The Falcons have faced a number of talented running backs through the first six weeks of the 2018 season, but they haven’t quite seen one like the one they’ll play on Monday night.
Not even halfway into his rookie season, Giants running back Saquon Barkley looks like one of the most talented weapons in the NFL and proven worthy of the No. 2 pick in April’s draft.
For some perspective, the Falcons are about to play a running back with the versatility of Alvin Kamara and Christian McCaffrey but the size and strength of James Conner.
Oh, and he’s faster than any of them.
Playing behind one of the league’s worst offensive lines, Barkley has 438 rushing yards and four touchdowns already this season. His average of 5.2 yards per carry is the best in the NFL among running backs with over 70 rushing attempts. Barkley isn’t just a dangerous runner out of the backfield, however; his 40 receptions and 373 receiving yards are both tops among all running backs in the league.
Atlanta has faced talented receiving backs, elusive runners and players who are dangerous in all facets of the game. Barkley, though, combines elements of all the players the Falcons have faced so far, and he is a major threat on Monday night.
Just see what Pro Football Focus had to say of Barkley through the first six weeks:
“The second overall pick currently ranks fifth among running backs in terms of overall grade following a four-game stretch where he graded out at 75.8 or better in three of them. Barkley has been as good as advertised with the ball in his hands, as his 104.8 elusive rating ranks second among all running backs (elusive rating measures a runner’s impact with the ball independently of the blocking in front of him by looking at how hard he was to bring down). His 37 avoided tackles on all touches ranks second among running backs, and his average of 3.51 yards gained after contact per rush attempt ranks sixth.”
Barkley isn’t just good for a rookie, he’s one of the most elusive running backs in the league. The Falcons have played several elusive dual-threat backs thus far in McCaffrey, Kamara and Giovani Bernard, and Barkley has traits of all of them with greater size and strength.
What jumps out on the tape first, though, is his speed. If Barkley finds a seam in the defense, he can score from anywhere on the field.
“I do know about Barkley's speed,” Falcons coach Dan Quinn said. “It was evident on tape for him coming out of Penn State, even when a good player had an angle on him … He has home-run speed and as any player when you can take a play that may end up being a 4-yarder to the house, that’s impressive.”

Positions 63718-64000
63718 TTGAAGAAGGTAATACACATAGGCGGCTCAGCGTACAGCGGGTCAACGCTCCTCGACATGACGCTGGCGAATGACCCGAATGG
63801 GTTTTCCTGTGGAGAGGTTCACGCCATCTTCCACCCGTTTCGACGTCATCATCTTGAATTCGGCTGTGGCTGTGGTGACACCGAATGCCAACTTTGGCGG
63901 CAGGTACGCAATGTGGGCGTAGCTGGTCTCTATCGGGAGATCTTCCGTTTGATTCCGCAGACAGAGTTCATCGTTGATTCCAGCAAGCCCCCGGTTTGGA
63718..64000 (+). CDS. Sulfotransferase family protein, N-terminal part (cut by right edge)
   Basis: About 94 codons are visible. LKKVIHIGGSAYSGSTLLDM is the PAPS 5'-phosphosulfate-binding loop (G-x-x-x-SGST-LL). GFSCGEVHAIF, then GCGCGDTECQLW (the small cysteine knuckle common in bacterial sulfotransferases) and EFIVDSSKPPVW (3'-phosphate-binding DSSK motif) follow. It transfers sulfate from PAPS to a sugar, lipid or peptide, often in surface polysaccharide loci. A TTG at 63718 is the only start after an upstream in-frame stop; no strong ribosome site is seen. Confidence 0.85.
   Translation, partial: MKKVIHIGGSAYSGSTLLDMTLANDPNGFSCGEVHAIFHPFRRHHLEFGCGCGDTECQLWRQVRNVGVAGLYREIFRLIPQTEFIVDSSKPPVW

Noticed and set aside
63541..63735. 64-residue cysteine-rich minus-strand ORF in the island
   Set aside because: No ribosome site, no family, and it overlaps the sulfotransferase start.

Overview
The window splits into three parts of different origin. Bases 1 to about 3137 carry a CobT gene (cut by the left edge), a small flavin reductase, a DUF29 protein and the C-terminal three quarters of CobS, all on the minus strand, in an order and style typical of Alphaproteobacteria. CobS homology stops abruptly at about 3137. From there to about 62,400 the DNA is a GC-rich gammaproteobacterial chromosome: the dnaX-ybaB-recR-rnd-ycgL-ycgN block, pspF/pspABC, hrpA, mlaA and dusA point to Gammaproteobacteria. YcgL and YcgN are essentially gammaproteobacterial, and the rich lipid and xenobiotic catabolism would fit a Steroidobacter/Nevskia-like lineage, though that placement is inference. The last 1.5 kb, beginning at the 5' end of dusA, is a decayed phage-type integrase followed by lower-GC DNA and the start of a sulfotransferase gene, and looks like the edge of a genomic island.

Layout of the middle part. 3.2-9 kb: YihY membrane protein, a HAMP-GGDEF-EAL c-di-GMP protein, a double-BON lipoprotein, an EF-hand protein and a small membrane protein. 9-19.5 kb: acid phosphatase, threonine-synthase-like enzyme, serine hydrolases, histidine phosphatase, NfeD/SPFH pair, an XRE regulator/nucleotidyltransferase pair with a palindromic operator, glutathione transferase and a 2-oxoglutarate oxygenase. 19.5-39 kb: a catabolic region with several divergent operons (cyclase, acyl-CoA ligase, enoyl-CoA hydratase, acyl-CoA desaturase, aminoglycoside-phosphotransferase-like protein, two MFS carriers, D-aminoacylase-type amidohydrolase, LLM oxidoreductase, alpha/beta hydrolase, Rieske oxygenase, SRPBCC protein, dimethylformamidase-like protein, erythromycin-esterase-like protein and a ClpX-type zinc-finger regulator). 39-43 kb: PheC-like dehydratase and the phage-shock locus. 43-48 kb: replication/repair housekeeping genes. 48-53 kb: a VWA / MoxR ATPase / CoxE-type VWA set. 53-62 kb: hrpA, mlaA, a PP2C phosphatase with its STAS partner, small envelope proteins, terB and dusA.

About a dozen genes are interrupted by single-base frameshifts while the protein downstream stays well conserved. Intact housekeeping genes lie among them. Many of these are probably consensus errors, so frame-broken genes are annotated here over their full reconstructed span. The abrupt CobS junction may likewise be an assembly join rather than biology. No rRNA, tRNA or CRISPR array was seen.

Barkley ran the 40-yard dash at the NFL Combine in 4.4 seconds, which is faster than any back the Falcons have faced this season.
Despite some of their shortcomings on defense, the Falcons haven’t given up the home-run play to running backs this year. The longest run they’ve allowed to an opposing running back this season was a 30-yard gain by Conner, who ran a 4.65-second 40-yard dash.
Although he’s much faster than Conner, Barkley does have similar strength and a comparable frame. Conner’s 30-yard gain was made possible because of broken tackles at the line of scrimmage, and Barkley has proven to be among the very best players in the NFL at breaking tackles.
This obviously presents a problem for the Falcons defense, which has missed the fifth-most tackles this season.
Like some of the other backs the Falcons have played this season – most notably, Kamara and McCaffrey – the Giants find a variety of ways to get Barkley the football.
As mentioned earlier, Barkley has statistically been the best receiving back in the NFL through the first six games. The Giants don’t run many slip screens with Barkley, but they do often throw him quick swing passes out of the backfield to get him in space with blockers in front.
In those situations, he’s purely in his element.
Like Kamara and McCaffrey, Barkley has also been lined up out wide in a traditional wide receiver spot at times this season. Most notably, he caught a 21-yard pass against the Houston Texans while lined up out wide to the right against linebacker Zac Cunningham.
The Panthers and Saints attacked the Falcons in much the same way with Kamara and McCaffrey, getting them the ball quickly in space and letting them do what they do best. Kamara caught 15 passes for 124 yards while McCaffrey had 14 receptions for 102 yards.
Barkley is more than capable of operating in the same way, but he’s shown more ability to consistently break tackles than either of the two players just mentioned. Conner was the back who was the toughest back for the Falcons to get on the ground, and he’s much more comparable to Barkley in that way.
In short, Falcons are going to need to be as fundamentally sound and sharp in their tackling as they’ve ever been this season.